There are indications that the population growth in WA, OR and GA has picked up in the past year between July 1, 2013 and July 1, 2014.

CA's growth rate is steady at around 0.9% and FL has picked up 250.000 people, which means it has overtaken NY for sure in the new estimates out tomorrow.

The state estimates often differ substantially from the CB. On top of that, the methodology from the states varies from state to state. The CB uses the same methodology for all states, so it's the best measure to compare growth rates from state to state.
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Tender Branson
Mark Warner 08
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« Reply #112 on: December 23, 2014, 03:04:45 am »

I assume the new numbers will come out at some point in the morning (EST time), which is afternoon here.

I'm at a birthday party during the afternoon, so please someone else post the figures here.

Thx.

I'll check in later.
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muon2
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« Reply #113 on: December 23, 2014, 10:35:10 am »

Here's my annual projection from the new estimates. I used the July 2014 estimates and the April 2010 Census base to get an annual growth rate. This correctly accounts for the 3 and a quarter year period between the Census and the estimate. I then applied the annual growth rate to the 2010 reapportionment population to get the 2020 projection. This accounts for the extra overseas population used in reapportionment but not for redistricting. Ten years is a long stretch for a simple model like this, but here are the projected changes.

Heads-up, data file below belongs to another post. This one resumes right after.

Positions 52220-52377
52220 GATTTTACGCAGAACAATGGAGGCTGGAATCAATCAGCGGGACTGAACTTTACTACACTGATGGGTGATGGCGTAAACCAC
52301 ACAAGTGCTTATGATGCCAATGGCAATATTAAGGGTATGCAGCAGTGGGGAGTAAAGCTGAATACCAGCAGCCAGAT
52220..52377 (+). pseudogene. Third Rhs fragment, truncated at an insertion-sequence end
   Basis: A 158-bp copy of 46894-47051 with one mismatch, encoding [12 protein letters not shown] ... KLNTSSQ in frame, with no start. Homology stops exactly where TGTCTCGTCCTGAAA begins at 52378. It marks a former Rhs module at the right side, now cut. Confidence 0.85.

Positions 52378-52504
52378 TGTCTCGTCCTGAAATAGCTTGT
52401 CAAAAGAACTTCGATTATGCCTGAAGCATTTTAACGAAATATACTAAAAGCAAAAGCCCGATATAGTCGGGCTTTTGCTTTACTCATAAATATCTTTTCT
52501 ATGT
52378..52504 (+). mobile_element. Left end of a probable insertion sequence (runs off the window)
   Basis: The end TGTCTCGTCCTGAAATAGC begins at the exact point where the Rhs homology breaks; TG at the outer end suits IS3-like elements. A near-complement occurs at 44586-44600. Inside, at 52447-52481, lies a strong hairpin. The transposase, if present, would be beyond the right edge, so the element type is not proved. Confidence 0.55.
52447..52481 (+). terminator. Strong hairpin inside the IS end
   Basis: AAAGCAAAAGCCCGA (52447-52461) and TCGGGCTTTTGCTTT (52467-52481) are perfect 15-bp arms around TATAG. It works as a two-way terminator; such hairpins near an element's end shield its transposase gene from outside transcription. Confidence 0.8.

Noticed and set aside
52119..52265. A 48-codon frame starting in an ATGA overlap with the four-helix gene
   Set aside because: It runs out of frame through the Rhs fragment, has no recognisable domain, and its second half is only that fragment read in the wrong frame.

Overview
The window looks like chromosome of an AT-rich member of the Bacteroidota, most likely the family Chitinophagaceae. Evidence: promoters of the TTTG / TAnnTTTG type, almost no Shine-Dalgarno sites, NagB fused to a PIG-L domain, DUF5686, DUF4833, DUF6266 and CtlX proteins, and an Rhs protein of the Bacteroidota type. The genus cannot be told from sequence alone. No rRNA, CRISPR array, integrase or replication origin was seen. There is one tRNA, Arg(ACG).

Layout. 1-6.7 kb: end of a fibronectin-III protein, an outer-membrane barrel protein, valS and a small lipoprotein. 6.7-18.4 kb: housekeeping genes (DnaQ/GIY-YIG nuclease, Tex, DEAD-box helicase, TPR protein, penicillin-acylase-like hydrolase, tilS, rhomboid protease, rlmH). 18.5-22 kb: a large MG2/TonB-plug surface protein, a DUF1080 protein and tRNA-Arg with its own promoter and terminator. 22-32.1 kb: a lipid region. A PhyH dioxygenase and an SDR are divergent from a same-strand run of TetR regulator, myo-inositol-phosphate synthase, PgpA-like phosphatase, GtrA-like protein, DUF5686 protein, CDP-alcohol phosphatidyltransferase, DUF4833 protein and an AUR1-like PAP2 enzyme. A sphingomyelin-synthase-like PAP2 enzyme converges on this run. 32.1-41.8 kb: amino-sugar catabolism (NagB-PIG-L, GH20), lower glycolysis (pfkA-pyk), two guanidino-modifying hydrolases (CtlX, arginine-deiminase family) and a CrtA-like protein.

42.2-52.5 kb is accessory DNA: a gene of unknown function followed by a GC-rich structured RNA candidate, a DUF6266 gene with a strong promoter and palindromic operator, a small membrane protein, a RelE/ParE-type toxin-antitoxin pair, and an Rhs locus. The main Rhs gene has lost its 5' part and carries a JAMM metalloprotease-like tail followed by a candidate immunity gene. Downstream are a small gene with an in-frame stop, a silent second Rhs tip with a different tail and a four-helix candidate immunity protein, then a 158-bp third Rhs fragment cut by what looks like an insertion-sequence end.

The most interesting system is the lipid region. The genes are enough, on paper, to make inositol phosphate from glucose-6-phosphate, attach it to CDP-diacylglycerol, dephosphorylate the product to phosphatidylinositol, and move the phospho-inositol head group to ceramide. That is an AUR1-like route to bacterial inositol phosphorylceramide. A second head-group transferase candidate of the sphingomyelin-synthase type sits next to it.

CA +1
CO +1
FL +1
IL -1
MI -1
MN -1
NY -1
NC +1
OH -1
PA -1
RI -1
TX +3
VA +1
WV -1

The only change since my projections last year is that CA is back to +1 and NY is back to -1 as they were after the 2012 estimate instead of even last year. They continue to be the most likely to change, and there is some shifting in the other bubble seats. The bubble seats in this projection are based on the last five awarded and the next five in line.
The last five awarded are CO-8, TX-39, VA-12, CA-54, and AL-7 (#435).
The next five in line are NY-27, OR-6, AZ-10, MT-2, MN-8.
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Miles
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« Reply #114 on: December 23, 2014, 10:59:58 am »

Yep, FL passes NY:

CA- 38,802,500
TX- 26,956,958
FL- 19,893,297
NY- 19,746,227
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muon2
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« Reply #115 on: December 23, 2014, 11:09:16 am »